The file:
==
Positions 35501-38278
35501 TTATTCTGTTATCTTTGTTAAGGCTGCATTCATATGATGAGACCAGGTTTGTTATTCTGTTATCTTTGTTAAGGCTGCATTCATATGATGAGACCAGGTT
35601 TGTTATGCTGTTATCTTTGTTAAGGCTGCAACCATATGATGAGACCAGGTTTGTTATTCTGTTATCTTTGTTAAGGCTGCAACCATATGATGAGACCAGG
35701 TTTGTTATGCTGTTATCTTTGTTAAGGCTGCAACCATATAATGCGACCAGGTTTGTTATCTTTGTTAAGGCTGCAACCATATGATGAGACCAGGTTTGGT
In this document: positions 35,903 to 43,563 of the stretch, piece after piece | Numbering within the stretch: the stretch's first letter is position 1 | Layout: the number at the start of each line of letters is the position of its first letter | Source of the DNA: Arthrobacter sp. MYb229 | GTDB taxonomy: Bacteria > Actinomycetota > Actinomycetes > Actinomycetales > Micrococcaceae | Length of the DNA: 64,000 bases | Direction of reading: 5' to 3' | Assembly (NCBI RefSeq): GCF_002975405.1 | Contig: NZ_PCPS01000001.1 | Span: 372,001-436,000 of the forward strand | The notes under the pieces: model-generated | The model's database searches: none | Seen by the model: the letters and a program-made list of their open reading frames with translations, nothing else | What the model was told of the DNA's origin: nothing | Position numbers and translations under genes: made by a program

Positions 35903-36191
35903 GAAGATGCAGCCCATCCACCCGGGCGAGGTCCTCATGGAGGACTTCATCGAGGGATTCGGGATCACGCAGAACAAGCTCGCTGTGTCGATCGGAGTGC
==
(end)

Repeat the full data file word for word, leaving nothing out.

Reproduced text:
Positions 35501-38278
35501 TTATTCTGTTATCTTTGTTAAGGCTGCATTCATATGATGAGACCAGGTTTGTTATTCTGTTATCTTTGTTAAGGCTGCATTCATATGATGAGACCAGGTT
35601 TGTTATGCTGTTATCTTTGTTAAGGCTGCAACCATATGATGAGACCAGGTTTGTTATTCTGTTATCTTTGTTAAGGCTGCAACCATATGATGAGACCAGG
35701 TTTGTTATGCTGTTATCTTTGTTAAGGCTGCAACCATATAATGCGACCAGGTTTGTTATCTTTGTTAAGGCTGCAACCATATGATGAGACCAGGTTTGGT
In this document: positions 35,903 to 43,563 of the stretch, piece after piece | Numbering within the stretch: the stretch's first letter is position 1 | Layout: the number at the start of each line of letters is the position of its first letter | Source of the DNA: Arthrobacter sp. MYb229 | GTDB taxonomy: Bacteria > Actinomycetota > Actinomycetes > Actinomycetales > Micrococcaceae | Length of the DNA: 64,000 bases | Direction of reading: 5' to 3' | Assembly (NCBI RefSeq): GCF_002975405.1 | Contig: NZ_PCPS01000001.1 | Span: 372,001-436,000 of the forward strand | The notes under the pieces: model-generated | The model's database searches: none | Seen by the model: the letters and a program-made list of their open reading frames with translations, nothing else | What the model was told of the DNA's origin: nothing | Position numbers and translations under genes: made by a program

Positions 35903-36191
35903 GAAGATGCAGCCCATCCACCCGGGCGAGGTCCTCATGGAGGACTTCATCGAGGGATTCGGGATCACGCAGAACAAGCTCGCTGTGTCGATCGGAGTGC